The rise of religious fundamentalism in recent years within the Christian, Jewish, and Muslim traditions has been widely noted. One is inclined to say that the revival of religion in some way attests to a broad unhappiness with the impersonality and spiritual vacuity of liberal consumerist societies. Yet while the emptiness at the core of liberalism is most certainly a defect in the ideology – indeed, a flaw that one does not need the perspective of religion to recognize – it is not at all clear that it is remediable through politics. Modern liberalism itself was historically a consequence of the weakness of religiously-based societies which, failing to agree on the nature of the good life, could not provide even the minimal preconditions of peace and stability. In the contemporary world only Islam has offered a theocratic state as a political alternative to both liberalism and communism. But the doctrine has little appeal for non-Muslims, and it is hard to believe that the movement will take on any universal significance. Other less organized religious impulses have been successfully satisfied within the sphere of personal life that is permitted in liberal societies.
The other major “contradiction” potentially unresolvable by liberalism is the one posed by nationalism and other forms of racial and ethnic consciousness. It is certainly true that a very large degree of conflict since the Battle of Jena has had its roots in nationalism. Two cataclysmic world wars in this century have been spawned by the nationalism of the developed world in various guises, and if those passions have been muted to a certain extent in postwar Europe, they are still extremely powerful in the Third World. Nationalism has been a threat to liberalism historically in Germany, and continues to be one in isolated parts of “post-historical” Europe like Northern Ireland.
But it is not clear that nationalism represents an irreconcilable contradiction in the heart of liberalism. In the first place, nationalism is not one single phenomenon but several, ranging from mild cultural nostalgia to the highly organized and elaborately articulated doctrine of National Socialism. Only systematic nationalisms of the latter sort can qualify as a formal ideology on the level of liberalism or communism. The vast majority of the world’s nationalist movements do not have a political program beyond the negative desire of independence from some other group or people, and do not offer anything like a comprehensive agenda for socio-economic organization. As such, they are compatible with doctrines and ideologies that do offer such agendas. While they may constitute a source of conflict for liberal societies, this conflict does not arise from liberalism itself so much as from the fact that the liberalism in question is incomplete. Certainly a great deal of the world’s ethnic and nationalist tension can be explained in terms of peoples who are forced to live in unrepresentative political systems that they have not chosen.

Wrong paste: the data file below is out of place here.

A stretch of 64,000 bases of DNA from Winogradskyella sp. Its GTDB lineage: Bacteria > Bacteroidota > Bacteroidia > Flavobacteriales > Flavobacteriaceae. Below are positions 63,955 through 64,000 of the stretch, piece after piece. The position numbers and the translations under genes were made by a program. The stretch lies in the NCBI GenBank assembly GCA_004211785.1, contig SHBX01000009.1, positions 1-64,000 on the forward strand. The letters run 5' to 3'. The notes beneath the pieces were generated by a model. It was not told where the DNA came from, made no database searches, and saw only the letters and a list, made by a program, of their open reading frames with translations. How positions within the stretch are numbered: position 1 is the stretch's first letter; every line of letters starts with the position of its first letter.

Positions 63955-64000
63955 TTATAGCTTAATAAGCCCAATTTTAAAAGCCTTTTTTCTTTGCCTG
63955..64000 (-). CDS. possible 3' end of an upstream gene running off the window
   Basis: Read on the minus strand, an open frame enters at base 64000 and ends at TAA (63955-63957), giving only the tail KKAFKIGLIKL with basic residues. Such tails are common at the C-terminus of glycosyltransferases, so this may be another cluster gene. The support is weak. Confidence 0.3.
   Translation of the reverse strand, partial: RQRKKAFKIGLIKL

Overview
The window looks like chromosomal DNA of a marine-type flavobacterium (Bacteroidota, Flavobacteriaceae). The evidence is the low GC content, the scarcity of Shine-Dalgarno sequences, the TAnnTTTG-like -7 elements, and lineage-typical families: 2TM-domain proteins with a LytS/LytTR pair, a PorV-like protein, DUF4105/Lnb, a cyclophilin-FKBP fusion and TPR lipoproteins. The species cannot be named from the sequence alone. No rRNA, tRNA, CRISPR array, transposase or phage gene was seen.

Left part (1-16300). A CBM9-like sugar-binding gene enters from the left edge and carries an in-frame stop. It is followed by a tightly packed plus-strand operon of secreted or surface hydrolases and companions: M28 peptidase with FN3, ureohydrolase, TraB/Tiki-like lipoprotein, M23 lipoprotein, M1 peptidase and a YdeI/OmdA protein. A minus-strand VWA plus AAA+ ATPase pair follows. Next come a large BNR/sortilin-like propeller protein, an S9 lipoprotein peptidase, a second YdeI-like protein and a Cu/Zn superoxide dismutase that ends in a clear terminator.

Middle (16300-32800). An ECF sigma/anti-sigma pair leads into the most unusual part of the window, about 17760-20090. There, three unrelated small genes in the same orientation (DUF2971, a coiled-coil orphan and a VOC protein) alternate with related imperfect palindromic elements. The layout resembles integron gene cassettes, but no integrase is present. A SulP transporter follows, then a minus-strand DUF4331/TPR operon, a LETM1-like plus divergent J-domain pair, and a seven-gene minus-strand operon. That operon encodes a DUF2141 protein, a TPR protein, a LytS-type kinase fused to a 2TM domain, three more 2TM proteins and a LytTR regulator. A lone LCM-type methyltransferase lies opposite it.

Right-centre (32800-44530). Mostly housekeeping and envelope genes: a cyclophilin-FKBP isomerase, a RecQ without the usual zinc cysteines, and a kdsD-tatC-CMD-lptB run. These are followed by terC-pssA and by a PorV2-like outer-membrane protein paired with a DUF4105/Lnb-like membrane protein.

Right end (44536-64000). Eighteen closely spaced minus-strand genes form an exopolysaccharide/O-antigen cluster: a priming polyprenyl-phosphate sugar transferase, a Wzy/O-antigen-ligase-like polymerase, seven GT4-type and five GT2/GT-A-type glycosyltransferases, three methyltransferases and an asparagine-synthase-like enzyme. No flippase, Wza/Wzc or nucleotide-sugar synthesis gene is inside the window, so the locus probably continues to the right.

While it is impossible to rule out the sudden appearance of new ideologies or previously unrecognized contradictions in liberal societies, then, the present world seems to confirm that the fundamental principles of sociopolitical organization have not advanced terribly far since 1806. Many of the wars and revolutions fought since that time have been undertaken in the name of ideologies which claimed to be more advanced than liberalism, but whose pretensions were ultimately unmasked by history. In the meantime, they have helped to spread the universal homogenous state to the point where it could have a significant effect on the overall character of international relations.
THE PASSING of Marxism-Leninism first from China and then from the Soviet Union will mean its death as a living ideology of world historical significance. For while there may be some isolated true believers left in places like Managua, Pyongyang, or Cambridge, Massachusetts, the fact that there is not a single large state in which it is a going concern undermines completely its pretensions to being in the vanguard of human history. And the death of this ideology means the growing “Common Marketization” of international relations, and the diminution of the likelihood of large-scale conflict between states.
This does not by any means imply the end of international conflict per se. For the world at that point would be divided between a part that was historical and a part that was post-historical. Conflict between states still in history, and between those states and those at the end of history, would still be possible. There would still be a high and perhaps rising level of ethnic and nationalist violence, since those are impulses incompletely played out, even in parts of the post-historical world. Palestinians and Kurds, Sikhs and Tamils, Irish Catholics and Walloons, Armenians and Azeris, will continue to have their unresolved grievances. This implies that terrorism and wars of national liberation will continue to be an important item on the international agenda. But large-scale conflict must involve large states still caught in the grip of history, and they are what appear to be passing from the scene.